G K Chesterton is a bit of a puzzle to many readers these days, but in his pomp in the first half of the last century he was a literary polymath. His output included novels, short stories, books on literature, theology and biography, to name but a few. He’s mainly known now for the Father Brown detective short stories, about a simple Norfolk country priest who has a knack for solving crimes, and to my mind this is rather a shame because he wrote some great stuff.
The Flying Inn was written in 1914 and is probably one of his lesser known works, though it does contain one of my favourite poems. A taster:
Before the Roman came to Rye or out to Severn strode,
The rolling English drunkard made the rolling English road.
A reeling road, a rolling road, that rambles round the shire,
And after him the parson ran, the sexton and the squire;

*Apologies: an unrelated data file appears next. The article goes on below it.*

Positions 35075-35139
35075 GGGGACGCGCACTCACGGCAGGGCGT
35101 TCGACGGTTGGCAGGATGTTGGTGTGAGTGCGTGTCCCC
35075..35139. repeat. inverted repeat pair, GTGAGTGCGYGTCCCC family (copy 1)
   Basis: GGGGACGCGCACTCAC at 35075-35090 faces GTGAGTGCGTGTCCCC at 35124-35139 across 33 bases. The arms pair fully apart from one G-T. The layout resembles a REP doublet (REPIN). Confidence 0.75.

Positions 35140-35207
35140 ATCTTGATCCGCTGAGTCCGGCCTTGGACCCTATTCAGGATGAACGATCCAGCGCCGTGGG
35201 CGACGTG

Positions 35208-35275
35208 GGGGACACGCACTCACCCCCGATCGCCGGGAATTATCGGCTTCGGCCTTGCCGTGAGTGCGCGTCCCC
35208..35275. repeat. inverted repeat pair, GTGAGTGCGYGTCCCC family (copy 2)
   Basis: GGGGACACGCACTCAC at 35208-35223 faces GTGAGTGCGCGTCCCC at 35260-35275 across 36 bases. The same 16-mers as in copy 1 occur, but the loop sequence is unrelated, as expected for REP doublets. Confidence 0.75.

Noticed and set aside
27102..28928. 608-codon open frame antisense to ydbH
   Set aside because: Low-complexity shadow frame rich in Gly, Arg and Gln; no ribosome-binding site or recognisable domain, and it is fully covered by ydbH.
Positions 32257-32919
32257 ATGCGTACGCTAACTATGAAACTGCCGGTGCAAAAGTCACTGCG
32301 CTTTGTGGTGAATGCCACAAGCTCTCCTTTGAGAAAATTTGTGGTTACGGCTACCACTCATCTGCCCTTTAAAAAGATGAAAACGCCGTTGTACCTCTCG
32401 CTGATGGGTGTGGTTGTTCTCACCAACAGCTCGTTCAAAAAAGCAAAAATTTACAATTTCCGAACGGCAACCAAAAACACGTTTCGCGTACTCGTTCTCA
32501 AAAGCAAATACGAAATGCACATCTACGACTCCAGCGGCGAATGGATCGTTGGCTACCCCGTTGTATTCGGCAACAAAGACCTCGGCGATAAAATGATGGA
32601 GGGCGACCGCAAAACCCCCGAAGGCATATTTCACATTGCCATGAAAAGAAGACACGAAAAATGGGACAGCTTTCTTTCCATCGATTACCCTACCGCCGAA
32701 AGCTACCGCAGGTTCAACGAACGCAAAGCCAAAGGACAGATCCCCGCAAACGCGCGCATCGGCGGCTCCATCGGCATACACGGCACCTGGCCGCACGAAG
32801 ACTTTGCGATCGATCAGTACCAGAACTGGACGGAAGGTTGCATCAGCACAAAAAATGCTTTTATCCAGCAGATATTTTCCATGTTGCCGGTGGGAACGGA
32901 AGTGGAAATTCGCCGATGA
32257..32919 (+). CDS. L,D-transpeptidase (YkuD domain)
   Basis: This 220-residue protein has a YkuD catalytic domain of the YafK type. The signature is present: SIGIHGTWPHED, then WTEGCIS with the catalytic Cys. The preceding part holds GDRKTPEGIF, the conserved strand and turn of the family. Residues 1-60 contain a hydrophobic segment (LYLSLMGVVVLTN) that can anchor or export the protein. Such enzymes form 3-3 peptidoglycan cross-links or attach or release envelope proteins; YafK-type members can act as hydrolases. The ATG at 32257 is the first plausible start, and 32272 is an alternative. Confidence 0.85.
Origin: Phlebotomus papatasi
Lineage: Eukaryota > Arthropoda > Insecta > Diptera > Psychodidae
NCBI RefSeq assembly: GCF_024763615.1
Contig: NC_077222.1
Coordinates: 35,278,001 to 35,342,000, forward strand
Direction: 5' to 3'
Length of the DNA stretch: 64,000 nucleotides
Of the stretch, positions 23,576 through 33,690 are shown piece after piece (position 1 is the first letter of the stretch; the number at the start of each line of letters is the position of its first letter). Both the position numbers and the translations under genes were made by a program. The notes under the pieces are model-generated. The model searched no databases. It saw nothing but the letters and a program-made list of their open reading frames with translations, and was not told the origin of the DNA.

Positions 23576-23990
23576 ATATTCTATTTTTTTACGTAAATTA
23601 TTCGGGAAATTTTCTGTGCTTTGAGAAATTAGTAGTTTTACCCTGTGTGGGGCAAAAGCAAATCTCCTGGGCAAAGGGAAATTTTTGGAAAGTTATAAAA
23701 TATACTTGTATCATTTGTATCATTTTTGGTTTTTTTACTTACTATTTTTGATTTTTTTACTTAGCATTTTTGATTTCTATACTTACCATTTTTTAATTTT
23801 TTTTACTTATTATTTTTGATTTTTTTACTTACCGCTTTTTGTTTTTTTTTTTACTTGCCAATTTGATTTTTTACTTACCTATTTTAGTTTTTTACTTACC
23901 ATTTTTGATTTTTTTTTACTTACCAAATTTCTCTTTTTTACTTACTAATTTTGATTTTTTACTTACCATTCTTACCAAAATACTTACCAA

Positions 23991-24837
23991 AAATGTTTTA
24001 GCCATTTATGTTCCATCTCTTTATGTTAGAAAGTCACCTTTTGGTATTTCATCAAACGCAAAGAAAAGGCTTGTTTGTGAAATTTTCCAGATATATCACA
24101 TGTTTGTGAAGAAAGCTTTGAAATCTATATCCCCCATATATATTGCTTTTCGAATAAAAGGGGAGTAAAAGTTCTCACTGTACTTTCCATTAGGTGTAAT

A merry road, a mazy road, and such as we did tread
The night we went to Birmingham by way of Beachy Head.
The story is of an aesthetic politician who manages to get through parliament a bill outlawing pubs because of his conviction that Islam was the purest form of thought with its ban on alcohol. Through a loophole in the law a publican named Pump and his Irish naval friend take the pub sign for The Old Ship, along with a barrel of rum and a large round cheese and open up wherever they place the sign. Hence the name, the flying Inn.
It’s a somewhat bizarre tale that celebrates Englishness, drink and poetry and certainly won’t be to everyone’s taste, but if you know Chesterton then you might well enjoy this.